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Advances in Meteorology
Volume 2017 (2017), Article ID 3514743, 9 pages
Research Article

Recognizing Dew as an Indicator and an Improver of Near-Surface Air Quality

Key Laboratory of Songliao Aquatic Environment, Ministry of Education, Jilin Jianzhu University, Xincheng St., Dist. 5088, Changchun 130118, China

Correspondence should be addressed to Yingying Xu

Received 25 May 2017; Accepted 2 July 2017; Published 6 August 2017

Academic Editor: Harry D. Kambezidis

Copyright © 2017 Yingying Xu and Xinyue Zhu. This is an open access article distributed under the Creative Commons Attribution License, which permits unrestricted use, distribution, and reproduction in any medium, provided the original work is properly cited.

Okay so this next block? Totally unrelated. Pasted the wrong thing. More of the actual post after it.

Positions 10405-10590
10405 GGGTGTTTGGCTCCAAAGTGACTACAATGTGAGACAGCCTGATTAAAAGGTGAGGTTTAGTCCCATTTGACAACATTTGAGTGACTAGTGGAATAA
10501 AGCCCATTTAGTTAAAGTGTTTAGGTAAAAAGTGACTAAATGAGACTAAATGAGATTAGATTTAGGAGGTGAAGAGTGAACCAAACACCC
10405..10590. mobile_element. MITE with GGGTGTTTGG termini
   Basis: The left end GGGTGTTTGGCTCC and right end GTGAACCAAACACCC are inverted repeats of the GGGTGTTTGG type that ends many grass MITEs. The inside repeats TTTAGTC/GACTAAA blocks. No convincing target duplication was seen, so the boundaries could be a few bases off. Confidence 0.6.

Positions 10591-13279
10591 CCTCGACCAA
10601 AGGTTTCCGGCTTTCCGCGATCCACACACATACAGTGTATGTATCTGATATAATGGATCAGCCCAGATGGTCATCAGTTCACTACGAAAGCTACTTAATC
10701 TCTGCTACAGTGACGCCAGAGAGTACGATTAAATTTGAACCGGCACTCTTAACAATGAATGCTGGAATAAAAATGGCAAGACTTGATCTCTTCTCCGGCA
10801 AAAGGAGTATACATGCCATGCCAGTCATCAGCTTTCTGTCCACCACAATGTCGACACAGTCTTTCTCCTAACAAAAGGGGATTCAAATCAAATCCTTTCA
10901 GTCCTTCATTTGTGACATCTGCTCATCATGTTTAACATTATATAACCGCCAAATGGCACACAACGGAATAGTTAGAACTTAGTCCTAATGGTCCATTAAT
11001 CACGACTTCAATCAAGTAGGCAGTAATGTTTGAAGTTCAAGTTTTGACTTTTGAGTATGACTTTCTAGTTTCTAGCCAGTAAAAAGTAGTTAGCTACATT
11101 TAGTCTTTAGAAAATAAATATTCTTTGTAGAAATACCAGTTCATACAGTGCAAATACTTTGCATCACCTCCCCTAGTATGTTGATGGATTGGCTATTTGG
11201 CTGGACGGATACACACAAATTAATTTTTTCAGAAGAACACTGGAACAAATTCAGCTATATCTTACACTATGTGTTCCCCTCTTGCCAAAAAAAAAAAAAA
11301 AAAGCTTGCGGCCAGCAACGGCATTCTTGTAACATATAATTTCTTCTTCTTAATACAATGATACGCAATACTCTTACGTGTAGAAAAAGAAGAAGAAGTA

The relationship between dew and airborne particles is important in urban ecosystems, but the capability of dew to remove airborne particles remains unclear. During 2015 in Changchun, China, 74 dew and particle samples were collected simultaneously to investigate their chemical characteristics under normal, fog, and haze conditions. Analyses included measuring total dissolved solids, total suspended particulates, PM2.5 and PM10 concentrations, major cations (, Na+, K+, Ca2+, and Mg2+), major anions (F, Cl, , and ), and organic and elemental carbon. Results showed that air quality deteriorated during haze but improved in fog. The particle size distributions, major cations, and carbonaceous species documented in the dew and airborne particles demonstrated consistent synchronous patterns with values descending in the order haze > normal > fog conditions. We found that dew is a good indicator of near-surface air quality. Specifically, its water-soluble ions and carbonaceous species could be used to distinguish emission sources and to identify the presence of secondary organic carbon. Dew is more effective at removing airborne particles in normal weather than in haze or fog conditions; PM2.5 removal rates were 21.5%, 15.2%, and 13.7% on normal, foggy, and hazy days, respectively. Dew condensation processes reduce concentrations of gaseous and particulate pollutants in the near-surface layer.